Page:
Europe collapsed late today after
Russia rejected British and French
proposals for an economic steering
committee and warned the two
western powers "against the con-
sequences" of going ahead with-
out Soviet cooperation.
France and Britain promptly
defied what British foreign Secre-
tary Ernest Bevin called "threats"
and announced they would pursue
their attempts to implement the
program of U.S. Secretary of State
George C. Marshall along with all
countries which want to join them.
Soviet Foreign Minister V. M.
Molotov declared the British-
French plan would result in "div-
iding Europe into two groups of
states and creating new difficul-
ties in the relations between
them."
Bevin, in a heated outburst,
called Molotov's statement a
"travesty of facts" and made it
clear that Britain would not be
swayed from her decision to im-
plement the Marshall plan, with
or without Soviet cooperation.
A British foreign office spokes-
man quoted Bevin as saying he re-
gretted that Mr. Molotov had
threatened that if we continue
this beneficient work we must face
grave consquences.'
"Well, my country has faced
grave consequences and threats
before," Bevin was quoted as say-
ing.
"We shall work as closely as we
can in the U.N. and inform it and
its various bodies and all the gov-
ernments of what we are doing."
French foreign minister Georges
Bidault - blamed Russia for any
possible division of Europe and
said France had done all she
could to avoid such a division.
He declared that France would
continue to study methods of im-
See CONFERENCE, Page 4
Pier pont Will
Assume Post
Of Controller
Promotion of Wilbur K. Pier-
pont, assistant controller for the
past year, to the Office of Con-
troller of the University was an-
nounced yesterday by Vice-Presi-
dent Robert 0. Briggs.
Pierpont was formerly as assis-
tant professor at the University,
He holds the Doctor of Philosophy
and Master of Arts degrees from
the University, majoring in ac-
counting. He was also a fellow at
the University from 1938 to 1940,
following his graduation from
Central Michigan College of Edu-
cation, Mt. Pleasant.
A native of Winn., Mich., Pier-
pont was a Naval lieutenant dur-
ing the war. Previously he served
as a price analyst for the War
Department.
According to Vice - President
Briggs, Pierpont's new duties will
include assistance in handling the
budget, examination of research
and other contracts for business
policies, and special attention to
such University projects as Wil-
low Run Airport and the laundry.

CLARA 'BEHUINGER
... Wili play 'Prossy'
* * ,'
Tandida' Will
Open Today At
1Md elssohn
The speech department's Mich-
igan Repertory Players will open
their summer session at 8 p.m.
today at Lydia Mendelssohn
Theatre with the production of
George Bernard Shaw's comedy-
drama "Candida."
Starring Beth Laikin in the ti-
tle role of the tactful, intelligent
wife of Re. Dr. Morrellv, ungra-
cious and narrow-minded London
Minister played by Richard Stew-
art, the play deals with the com-
plications which arise when Can-
dida attempts to help Eugene
Marchbanks, a maladjusted young
poet played by Roger Clary.
Morrell thoroughly misunder-
stands the relationship, and, be-
coming alarmed, demands that
Candida choose between himself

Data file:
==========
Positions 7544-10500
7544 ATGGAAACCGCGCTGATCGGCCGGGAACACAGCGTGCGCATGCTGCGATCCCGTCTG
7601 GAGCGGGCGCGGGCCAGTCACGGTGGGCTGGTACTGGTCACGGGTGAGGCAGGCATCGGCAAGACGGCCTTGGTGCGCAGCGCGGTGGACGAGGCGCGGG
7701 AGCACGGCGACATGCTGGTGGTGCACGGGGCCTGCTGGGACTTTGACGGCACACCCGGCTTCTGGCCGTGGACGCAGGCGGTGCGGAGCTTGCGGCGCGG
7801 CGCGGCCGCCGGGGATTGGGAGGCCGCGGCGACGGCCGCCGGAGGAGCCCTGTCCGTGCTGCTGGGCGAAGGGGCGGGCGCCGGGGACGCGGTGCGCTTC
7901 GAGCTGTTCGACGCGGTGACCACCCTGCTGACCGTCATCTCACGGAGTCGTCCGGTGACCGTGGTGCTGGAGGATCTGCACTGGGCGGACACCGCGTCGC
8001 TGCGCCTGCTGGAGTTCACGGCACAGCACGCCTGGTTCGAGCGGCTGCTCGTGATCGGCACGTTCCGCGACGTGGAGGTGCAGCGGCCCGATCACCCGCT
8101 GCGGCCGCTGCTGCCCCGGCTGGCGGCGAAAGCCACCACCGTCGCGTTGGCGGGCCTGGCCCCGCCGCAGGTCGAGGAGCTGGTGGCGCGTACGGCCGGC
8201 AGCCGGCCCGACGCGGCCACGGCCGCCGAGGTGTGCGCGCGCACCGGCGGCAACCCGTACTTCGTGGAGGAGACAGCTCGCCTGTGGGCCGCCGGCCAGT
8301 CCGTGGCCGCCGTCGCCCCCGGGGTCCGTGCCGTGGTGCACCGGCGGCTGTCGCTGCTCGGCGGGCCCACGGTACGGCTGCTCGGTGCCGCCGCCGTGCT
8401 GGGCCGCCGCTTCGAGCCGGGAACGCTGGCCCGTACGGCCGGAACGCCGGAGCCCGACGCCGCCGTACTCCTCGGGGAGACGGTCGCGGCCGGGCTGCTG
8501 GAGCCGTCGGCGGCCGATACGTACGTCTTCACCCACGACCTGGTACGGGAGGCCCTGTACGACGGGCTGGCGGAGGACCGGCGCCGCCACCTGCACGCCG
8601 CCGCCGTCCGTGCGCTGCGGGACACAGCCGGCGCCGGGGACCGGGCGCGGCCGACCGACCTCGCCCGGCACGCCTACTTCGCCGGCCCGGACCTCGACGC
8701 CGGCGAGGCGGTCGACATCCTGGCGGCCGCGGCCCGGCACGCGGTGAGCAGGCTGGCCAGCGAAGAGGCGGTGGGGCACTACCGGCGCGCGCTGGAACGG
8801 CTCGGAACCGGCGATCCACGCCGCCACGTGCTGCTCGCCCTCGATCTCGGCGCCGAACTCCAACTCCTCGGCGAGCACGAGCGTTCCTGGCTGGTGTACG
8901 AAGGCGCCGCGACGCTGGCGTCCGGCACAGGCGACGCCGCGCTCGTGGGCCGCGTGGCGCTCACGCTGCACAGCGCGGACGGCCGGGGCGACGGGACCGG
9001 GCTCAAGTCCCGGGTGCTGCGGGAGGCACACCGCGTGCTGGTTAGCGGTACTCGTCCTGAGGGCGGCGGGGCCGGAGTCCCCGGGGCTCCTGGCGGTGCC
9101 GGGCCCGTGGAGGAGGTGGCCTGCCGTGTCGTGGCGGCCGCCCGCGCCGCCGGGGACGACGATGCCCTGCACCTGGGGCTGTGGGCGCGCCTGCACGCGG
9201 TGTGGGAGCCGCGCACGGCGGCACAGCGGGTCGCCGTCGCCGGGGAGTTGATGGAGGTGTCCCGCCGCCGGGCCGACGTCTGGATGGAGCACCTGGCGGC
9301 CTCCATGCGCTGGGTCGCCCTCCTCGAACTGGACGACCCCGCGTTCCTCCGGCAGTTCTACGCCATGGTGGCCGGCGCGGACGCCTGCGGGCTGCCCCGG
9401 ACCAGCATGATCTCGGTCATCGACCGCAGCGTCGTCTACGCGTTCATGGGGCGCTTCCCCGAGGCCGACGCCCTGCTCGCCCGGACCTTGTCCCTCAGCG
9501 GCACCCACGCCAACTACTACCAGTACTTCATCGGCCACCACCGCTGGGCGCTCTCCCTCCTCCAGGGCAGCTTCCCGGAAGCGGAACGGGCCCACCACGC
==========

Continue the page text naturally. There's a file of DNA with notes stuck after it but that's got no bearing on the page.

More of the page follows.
and the.poet.
Other leading members of the
cast are Clara Gehringer as Pros-
sy, Forrest Campbell as the Rev.
Dr. Mill and Robert Compton as
Mr. Burgess.
Prof. 'Valentine Windt, of the
speech department, will direct the
llay with Berneice Prisk, of Iowa
State University, in charge of the
costuming. Oren Parker of Yale
University, will direct set con-
struction.
Tickets are still available for the
performances today through Sat-
urday including the matinee Sat-
urday, at the Lydia Mendelssohn
Theatre box-office.
No Speeial Trains
No special trains will leave Ann
Arbor to accommodate holiday
travel a representative of the
Michigan Central Railroad an-
nounced yesterday._

'"will not commit itself to non-
strike obligations enforceable by
harassing law suits."
2. It will follow the international
CIO policy, adopted last Friday,
of refusing to "comply with un-
constitutional limitations on poli-
tical activity which are written ip-
to the Taft-Hartley Bill."
Heard Interpretation
The steelworkers passed the res-
olution at the tail-end of a day-
long session after the 37 district
directors had listened to an inter-
pretation of the act read by Lee
Pressman, general counsel for the
CIO.
One resolution declared:
"We shall in good faith seek to
resolve all issues between our un-
ion and the employers through
bona fide collective bargaining
and other peaceful means wher-
ever possible.
"The Right To Strike in event of
disputes must be preserved or our
freedom shall be lost."
The Executive Board made no
comment about the possibility of a
union-wide strike in protest of the
Taft-Hartley Act. Repeating that
all issues should be solved in good
faith, the Board denied reports
that it planned to sanction mass
walkouts by its members.
Camps Swell
S I
Summer Total
Enroll 10 Per Cent
Of All 'U' Students
Off-campus programs contribu-
ted 10 per cent to the record to-
tal enrolled at the University for
the summer session, Registrar Ira
M. Smith reported yesterday.
Incomplete figures show that
1,077 of the 10,313 students at-
tending the summer session are
registered in camps and other
off-campus activities.
Individual programs and their
enrollment are as follows: co-op-
erative programs in education be-